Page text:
Security Advisory 2018-005

Release Date:

UPDATE Critical Vulnerability in Adobe Flash Player



  • 06/02/2018 --- v1.0: Initial publication
  • 07/02/2018 --- v1.1: Patch released


On January 31, 2018, KrCERT/CC released a security alert regarding a vulnerability in Adobe Flash Player [1]. Regarding this issue, Adobe Systems has also released a security advisory about the vulnerability (CVE-2018-4878). According to Adobe, the vulnerability is being exploited in the wild. As of February 6th, 2017 a patch from Adobe is available [5].

Technical Details

The vulnerability received the following CVE: CVE-2018-4878.

The technical details concerning this vulnerability have not been disclosed yet, but the information published so far has shown that remote attackers leveraging this vulnerability may be able to execute arbitrary code.

According Talos Group [2], the exploit is being distributed through a Microsoft Excel document that has a malicious Flash object embedded into it. Once the SWF object is triggered, it installs ROKRAT, a remote administration tool. So far the incidents known related to this vulnerability seem to be geographically centered on Korea.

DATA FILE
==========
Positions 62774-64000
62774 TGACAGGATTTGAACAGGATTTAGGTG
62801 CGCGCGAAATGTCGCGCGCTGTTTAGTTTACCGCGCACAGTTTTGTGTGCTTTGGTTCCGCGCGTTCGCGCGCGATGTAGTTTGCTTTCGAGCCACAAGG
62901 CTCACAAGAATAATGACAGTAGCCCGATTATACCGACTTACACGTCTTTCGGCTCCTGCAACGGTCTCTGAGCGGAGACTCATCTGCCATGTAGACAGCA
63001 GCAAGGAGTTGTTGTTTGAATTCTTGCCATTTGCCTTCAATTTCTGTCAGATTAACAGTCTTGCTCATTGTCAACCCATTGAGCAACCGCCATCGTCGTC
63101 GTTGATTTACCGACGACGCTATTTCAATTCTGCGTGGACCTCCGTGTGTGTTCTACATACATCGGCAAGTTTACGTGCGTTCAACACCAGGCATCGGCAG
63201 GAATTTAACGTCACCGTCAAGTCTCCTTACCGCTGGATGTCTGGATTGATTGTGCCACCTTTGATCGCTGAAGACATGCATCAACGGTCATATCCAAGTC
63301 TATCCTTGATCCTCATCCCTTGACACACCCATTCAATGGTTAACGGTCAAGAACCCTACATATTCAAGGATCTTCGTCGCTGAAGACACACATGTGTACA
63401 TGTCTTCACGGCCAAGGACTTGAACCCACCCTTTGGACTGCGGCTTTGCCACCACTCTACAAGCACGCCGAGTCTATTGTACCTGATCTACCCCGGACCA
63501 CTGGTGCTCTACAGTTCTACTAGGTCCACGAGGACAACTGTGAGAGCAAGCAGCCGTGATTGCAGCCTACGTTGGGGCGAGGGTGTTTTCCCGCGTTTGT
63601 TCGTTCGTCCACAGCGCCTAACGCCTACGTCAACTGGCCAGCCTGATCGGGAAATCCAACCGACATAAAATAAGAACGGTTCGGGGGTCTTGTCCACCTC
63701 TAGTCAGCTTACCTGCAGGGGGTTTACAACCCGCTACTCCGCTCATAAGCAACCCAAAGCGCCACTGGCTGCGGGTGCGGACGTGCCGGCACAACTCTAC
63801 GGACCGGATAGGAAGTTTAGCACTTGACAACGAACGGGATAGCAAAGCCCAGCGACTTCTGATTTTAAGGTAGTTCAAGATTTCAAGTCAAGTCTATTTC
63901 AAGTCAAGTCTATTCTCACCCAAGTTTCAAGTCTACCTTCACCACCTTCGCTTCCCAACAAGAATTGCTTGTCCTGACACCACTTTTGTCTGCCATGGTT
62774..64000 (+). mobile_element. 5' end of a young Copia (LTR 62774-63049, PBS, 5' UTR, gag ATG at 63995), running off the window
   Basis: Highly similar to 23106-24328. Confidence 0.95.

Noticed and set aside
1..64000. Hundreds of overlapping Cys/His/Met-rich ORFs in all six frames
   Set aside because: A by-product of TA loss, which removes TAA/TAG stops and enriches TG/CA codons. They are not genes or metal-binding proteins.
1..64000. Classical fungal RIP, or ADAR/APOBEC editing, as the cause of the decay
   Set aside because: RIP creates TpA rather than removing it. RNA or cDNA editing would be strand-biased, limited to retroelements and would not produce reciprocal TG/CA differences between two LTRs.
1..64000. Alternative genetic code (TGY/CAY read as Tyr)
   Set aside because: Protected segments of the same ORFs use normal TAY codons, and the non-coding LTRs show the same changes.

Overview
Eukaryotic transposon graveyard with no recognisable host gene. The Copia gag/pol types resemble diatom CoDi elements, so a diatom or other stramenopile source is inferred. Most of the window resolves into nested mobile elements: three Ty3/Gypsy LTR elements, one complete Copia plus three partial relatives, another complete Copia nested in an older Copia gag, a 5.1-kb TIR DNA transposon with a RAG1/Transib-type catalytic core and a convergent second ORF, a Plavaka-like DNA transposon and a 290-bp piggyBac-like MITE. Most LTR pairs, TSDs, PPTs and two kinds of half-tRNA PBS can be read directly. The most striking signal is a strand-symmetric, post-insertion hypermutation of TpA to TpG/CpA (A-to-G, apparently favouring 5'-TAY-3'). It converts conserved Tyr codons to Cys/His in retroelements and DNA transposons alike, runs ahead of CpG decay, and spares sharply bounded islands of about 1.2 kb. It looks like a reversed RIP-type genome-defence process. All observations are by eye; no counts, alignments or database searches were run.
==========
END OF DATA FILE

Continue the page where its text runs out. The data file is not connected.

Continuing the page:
Products Affected

According to Adobe this are the affected versions [1]:

  • Adobe Flash Player Desktop Runtime and earlier versions Windows, Macintosh
  • Adobe Flash Player for Google Chrome and earlier versions Windows, Macintosh, Linux and Chrome OS
  • Adobe Flash Player for Microsoft Edge and Internet Explorer 11 and earlier versions Windows 10 and 8.1
  • Adobe Flash Player Desktop Runtime and earlier versions Linux

To verify the version of Adobe Flash Player installed on your system, access the About Flash Player page, or right-click on content running in Flash Player and select About Adobe (or Macromedia) Flash Player from the menu. If you use multiple browsers, perform the check for each browser you have installed on your system.


Adobe has released a patch for this vulnerability, review its security bulletin [5] to choose the proper patch.

Also, since Adobe Flash is deprecated, you should consider migrating any still used Adobe Flash to HMTL5.


If for whatever reason the patch cannot be installed, the following workarounds may be considered:

  • Disable Adobe Flash on your browser or enable click-to-play in order to avoid running undesired content.
  • According Adobe, on Internet Explorer with Adobe Flash Player version 27 or later and on Windows 7 or later, it is possible to display a prompt screen when SWF content is played. Review the Administration Guide [3].
  • Since the detected exploits were embedded on Microsoft Office documents, consider setting up Protected Views on them [4].







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